- Ensure that when I get right lead canter, I then click and treat, so that the horse knows that’s what I wanted?
- Change the bit?
- Leave cantering for a while and go back to doing exercises in walk and trot to build up her strength and straightness?
- Go do some other exercises to see if the tail swishing is specific to asking for canter right or if it happens in other situations?
- Go back to ground work and practicing right lead canter while lunging?
- Finish up riding for the day, she’s probably just muscle sore from cross country practice yesterday and could do with a day off?
- Call the vet/ physiotherapist/ chiropractor/ farrier/ saddler?
Or as Freud might say, sometimes a cigar is just a cigar. Maybe she’s just tired and she’ll be just fine tomorrow so I shouldn’t over-analyse this time?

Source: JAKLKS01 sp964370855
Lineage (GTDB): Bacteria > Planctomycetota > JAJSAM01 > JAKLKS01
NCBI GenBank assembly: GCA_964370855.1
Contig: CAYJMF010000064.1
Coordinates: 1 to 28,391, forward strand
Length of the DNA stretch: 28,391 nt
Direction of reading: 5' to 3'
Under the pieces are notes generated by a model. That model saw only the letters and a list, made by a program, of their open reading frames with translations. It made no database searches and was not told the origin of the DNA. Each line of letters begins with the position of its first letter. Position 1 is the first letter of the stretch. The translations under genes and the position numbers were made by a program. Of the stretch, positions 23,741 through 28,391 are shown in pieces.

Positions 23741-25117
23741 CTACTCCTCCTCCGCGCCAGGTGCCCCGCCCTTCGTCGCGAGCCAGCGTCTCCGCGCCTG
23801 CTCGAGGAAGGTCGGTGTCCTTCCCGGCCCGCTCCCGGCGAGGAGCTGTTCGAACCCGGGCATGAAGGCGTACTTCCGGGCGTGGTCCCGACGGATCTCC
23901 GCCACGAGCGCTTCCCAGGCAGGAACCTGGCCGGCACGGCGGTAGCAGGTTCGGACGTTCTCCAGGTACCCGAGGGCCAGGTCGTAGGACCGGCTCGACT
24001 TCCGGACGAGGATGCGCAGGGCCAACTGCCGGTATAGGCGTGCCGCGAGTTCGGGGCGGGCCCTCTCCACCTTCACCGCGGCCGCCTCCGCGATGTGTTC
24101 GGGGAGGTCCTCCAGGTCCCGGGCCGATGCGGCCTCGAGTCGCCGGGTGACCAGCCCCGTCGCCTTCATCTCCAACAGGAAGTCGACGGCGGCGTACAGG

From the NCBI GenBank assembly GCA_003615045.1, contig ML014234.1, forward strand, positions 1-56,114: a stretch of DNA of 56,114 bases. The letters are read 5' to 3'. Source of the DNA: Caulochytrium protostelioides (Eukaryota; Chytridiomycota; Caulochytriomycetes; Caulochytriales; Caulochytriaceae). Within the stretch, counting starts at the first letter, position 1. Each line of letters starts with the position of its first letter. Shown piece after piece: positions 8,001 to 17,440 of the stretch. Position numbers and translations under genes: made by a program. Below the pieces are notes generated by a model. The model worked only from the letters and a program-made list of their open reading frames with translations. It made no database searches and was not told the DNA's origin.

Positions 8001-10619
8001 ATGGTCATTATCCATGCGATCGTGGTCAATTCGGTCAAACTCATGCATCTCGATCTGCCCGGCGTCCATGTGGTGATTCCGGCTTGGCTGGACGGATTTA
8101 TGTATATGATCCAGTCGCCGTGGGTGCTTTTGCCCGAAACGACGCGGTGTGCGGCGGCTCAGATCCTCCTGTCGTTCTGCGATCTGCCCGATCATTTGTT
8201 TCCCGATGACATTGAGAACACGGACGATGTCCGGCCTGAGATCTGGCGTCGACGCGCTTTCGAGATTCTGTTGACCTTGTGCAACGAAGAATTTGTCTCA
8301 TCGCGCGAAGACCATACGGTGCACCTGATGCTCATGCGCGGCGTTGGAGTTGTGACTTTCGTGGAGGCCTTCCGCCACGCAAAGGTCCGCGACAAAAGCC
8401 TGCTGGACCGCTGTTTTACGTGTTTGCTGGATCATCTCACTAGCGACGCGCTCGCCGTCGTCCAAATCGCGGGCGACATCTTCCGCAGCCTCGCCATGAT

OMG, suddenly this has just got even more complex than rocket science! I asked my mare to do something and she did something that wasn’t what I had in mind and seemed grumpy about so doing (yes, by the way, I do count tail swishing as a sign that the horse isn’t happy about something, and no, it’s not normal ridden behaviour – at least not in my world). So was that a training issue, a balance issue, a physical issue, a communication issue, etc? Or am I just a bad rider (I’m sure this sort of thing doesn’t happen to Monsieur….)?!
Well, I could probably spend a lot of time procrastinating about this predicament. There are doubtless internet forums that I could go to where people that have never seen me or my horse would be able to diagnose unequivocally what it is that I must do. However, when I’m up there in left lead canter when I want to be in right lead canter, that’s just no good (especially if my horse is young and we won’t survive well cantering around a corner in an unbalanced counter canter)…. For better or worse I must do something. So how to decide what to do?